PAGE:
Transparent bendable electronics could soon be a reality thanks to a new method developed by researchers in Australia. In the image: A transparent fully flexible device bent over a pen.
Image: Philipp Gutruf
Imagine dropping your phone and seeing it bounce rather than break. Research at RMIT University is bringing that day closer.
The research is advancing transparent bendable electronics for use in science fiction-like gadgets - unbreakable rubber-like phones, rollable tablets and even functional clothing.
Researchers from RMIT's Functional Materials and Microsystems research group have developed a new method to transfer electronics with versatile functionality, which are usually made on rigid silicon, onto a flexible surface.
The result of their work was recently published in Nature Publishing Group's Asia Materials, the leading materials science journal for the Asia-Pacific.
The ability of micro and nano-electronic devices to sense, insulate or generate energy is controlled by thin, transparent nanolayers of oxide materials, often much thinner than 1/100th of a human hair.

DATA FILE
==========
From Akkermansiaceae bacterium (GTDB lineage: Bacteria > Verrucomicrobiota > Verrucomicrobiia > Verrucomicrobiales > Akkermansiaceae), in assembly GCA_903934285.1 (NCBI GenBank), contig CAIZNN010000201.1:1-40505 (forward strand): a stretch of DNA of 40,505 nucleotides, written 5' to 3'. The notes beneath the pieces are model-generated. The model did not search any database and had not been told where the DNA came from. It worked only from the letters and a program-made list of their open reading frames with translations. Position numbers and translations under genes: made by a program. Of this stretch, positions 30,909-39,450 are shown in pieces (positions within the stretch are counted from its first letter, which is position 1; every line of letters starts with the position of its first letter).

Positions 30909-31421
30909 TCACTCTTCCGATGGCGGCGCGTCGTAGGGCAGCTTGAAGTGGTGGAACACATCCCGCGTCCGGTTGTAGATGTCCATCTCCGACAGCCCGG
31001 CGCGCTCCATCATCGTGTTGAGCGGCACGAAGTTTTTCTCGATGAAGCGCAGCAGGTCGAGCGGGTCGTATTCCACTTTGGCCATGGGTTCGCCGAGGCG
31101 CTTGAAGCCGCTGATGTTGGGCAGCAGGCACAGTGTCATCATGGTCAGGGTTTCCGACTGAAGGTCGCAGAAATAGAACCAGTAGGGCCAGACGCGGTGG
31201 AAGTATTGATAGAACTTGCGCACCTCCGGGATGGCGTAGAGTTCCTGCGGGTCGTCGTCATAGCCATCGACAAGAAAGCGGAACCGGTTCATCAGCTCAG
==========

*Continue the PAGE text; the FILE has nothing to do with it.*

These oxide materials are brittle and their high processing temperatures - often in excess of 300 degrees celsius - have until now prevented their incorporation in flexible electronic devices.
Lead author, PhD researcher Philipp Gutruf, said the new process developed at RMIT could unleash the potential of fully functional flexible electronics, while providing a new way for the materials to mesh together.
"We have discovered a micro-tectonic effect, where microscale plates of oxide materials slide over each other, like geological plates, to relieve stress and retain electrical conductivity," he said.
"The novel method we have developed overcomes the challenges of incorporating oxide materials in bendable electronic devices, paving the way for bendable consumer electronics and other exciting applications."
Supervisor and co-leader of the research group, Dr Madhu Bhaskaran, said the new approach used two popular materials - transparent conductive indium tin oxide and rubber-like silicone, which is also biocompatible.
"The ability to combine any functional oxide with this biocompatible material creates the potential for biomedical devices to monitor or stimulate nerve cells and organs," she said.
"This is in addition to the immediate potential for consumer electronics applications in flexible displays, solar cells, and energy harvesters."
Mr Gutruf is supported by an Australian Government Endeavour International Postgraduate Research Scholarship.
The research was supported by Australian Post-Doctoral Fellowships from the Australian Research Council to Dr Bhaskaran and Dr Sharath Sriram, co-leader of the research group.
Editor's note: Original news release can be found here.